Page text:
If you’re planning on applying for a Cayman Islands bank account, you’ll need to prepare to pass an extensive due diligence process. This means you, your business (if you’re applying for a corporate account), and your ties to the Cayman Islands.

Of course, the amount that you plan to deposit, the services you’re interested in, and whether or not the bank perceives you to be a profitable client for the bank also come into play. But, we talk about this in more detail in GlobalBanks Insider.

Let’s take a closer look at some account opening considerations now:

Economic substance

Unlike many international banking jurisdictions, banks in the Cayman Islands require and now strongly enforce existing ties to the country. That means you’re not going to be able to squeeze in by just saying you’d like to visit on holidays. Instead, you’ll need to have (and demonstrate) meaningful ties that the bank will be able to verify.

This requirement is starting to be heavily enforced and many banks take it very seriously. That said, depending on which bank and banker you speak to, you may find that some banks are willing to accommodate looser ties than others.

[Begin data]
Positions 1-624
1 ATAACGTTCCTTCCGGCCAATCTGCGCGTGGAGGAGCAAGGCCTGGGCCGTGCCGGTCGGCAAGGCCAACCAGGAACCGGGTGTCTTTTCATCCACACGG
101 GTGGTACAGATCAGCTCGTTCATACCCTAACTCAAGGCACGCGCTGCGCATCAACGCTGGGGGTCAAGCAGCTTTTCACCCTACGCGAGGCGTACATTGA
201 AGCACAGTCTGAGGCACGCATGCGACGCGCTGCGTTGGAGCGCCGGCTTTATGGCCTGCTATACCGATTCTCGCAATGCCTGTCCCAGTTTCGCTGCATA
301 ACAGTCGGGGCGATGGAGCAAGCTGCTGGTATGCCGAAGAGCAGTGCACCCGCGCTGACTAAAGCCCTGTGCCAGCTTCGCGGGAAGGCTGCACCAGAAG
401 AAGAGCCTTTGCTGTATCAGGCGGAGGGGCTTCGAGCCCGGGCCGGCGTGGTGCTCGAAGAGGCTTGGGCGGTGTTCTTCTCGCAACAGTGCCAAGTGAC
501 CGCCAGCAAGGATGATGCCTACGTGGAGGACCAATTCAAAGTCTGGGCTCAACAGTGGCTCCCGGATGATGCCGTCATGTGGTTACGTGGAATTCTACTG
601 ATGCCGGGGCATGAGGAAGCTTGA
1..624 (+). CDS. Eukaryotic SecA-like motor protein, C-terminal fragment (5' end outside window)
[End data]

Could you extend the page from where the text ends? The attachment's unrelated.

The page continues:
If you’re a GlobalBanks Insider, just message us and we can help you identify the best banks based on the ties you already have or can acquire.

Sizeable deposit

The initial deposit size required varies from country to country and bank to bank whenever opening accounts. And that can make account opening even more challenging. So making sure that you are within the range of what your Cayman bank requires is an important step to consider before applying.

At some banks, you can squeeze by with a few thousand dollars. But, if you’re looking to open an account with a decent bank, expect to deposit at least somewhere between US $25,000 and $100,000. But again, this amount will vary based on the bank you speak to and the banker you’re talking to. Of course, if you’re looking to tap into Cayman private banking options you will be expected to deposit significantly more.

Transparent Beneficiary

It’s not the 90s anymore. The days of anonymous shell companies, bearer shares, and unidentifiable beneficial owners are over. So, if you have a legitimate desire to open a Cayman Islands bank account, you’ll need to be able to present yourself to the bank in a transparent manner. This is true both for individual accounts, and business accounts.